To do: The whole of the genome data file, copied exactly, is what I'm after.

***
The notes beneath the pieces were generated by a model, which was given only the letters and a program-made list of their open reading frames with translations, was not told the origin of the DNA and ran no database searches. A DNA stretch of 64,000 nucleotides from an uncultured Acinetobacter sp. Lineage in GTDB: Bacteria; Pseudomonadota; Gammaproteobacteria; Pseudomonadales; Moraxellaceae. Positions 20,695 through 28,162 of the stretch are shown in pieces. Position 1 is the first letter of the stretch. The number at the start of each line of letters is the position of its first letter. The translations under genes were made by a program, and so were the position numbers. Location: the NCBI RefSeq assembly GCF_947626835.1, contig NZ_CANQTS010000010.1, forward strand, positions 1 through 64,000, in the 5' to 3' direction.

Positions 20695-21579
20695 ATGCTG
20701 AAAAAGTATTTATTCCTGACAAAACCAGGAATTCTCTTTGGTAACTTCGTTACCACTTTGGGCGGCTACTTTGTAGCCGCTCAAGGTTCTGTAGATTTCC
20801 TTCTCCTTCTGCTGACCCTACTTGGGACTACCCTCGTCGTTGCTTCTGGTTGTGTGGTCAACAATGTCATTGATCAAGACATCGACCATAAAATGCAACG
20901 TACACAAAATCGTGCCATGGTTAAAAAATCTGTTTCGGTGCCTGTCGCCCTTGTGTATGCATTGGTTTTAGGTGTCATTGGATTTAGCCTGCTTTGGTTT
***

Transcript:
The notes beneath the pieces were generated by a model, which was given only the letters and a program-made list of their open reading frames with translations, was not told the origin of the DNA and ran no database searches. A DNA stretch of 64,000 nucleotides from an uncultured Acinetobacter sp. Lineage in GTDB: Bacteria; Pseudomonadota; Gammaproteobacteria; Pseudomonadales; Moraxellaceae. Positions 20,695 through 28,162 of the stretch are shown in pieces. Position 1 is the first letter of the stretch. The number at the start of each line of letters is the position of its first letter. The translations under genes were made by a program, and so were the position numbers. Location: the NCBI RefSeq assembly GCF_947626835.1, contig NZ_CANQTS010000010.1, forward strand, positions 1 through 64,000, in the 5' to 3' direction.

Positions 20695-21579
20695 ATGCTG
20701 AAAAAGTATTTATTCCTGACAAAACCAGGAATTCTCTTTGGTAACTTCGTTACCACTTTGGGCGGCTACTTTGTAGCCGCTCAAGGTTCTGTAGATTTCC
20801 TTCTCCTTCTGCTGACCCTACTTGGGACTACCCTCGTCGTTGCTTCTGGTTGTGTGGTCAACAATGTCATTGATCAAGACATCGACCATAAAATGCAACG
20901 TACACAAAATCGTGCCATGGTTAAAAAATCTGTTTCGGTGCCTGTCGCCCTTGTGTATGCATTGGTTTTAGGTGTCATTGGATTTAGCCTGCTTTGGTTT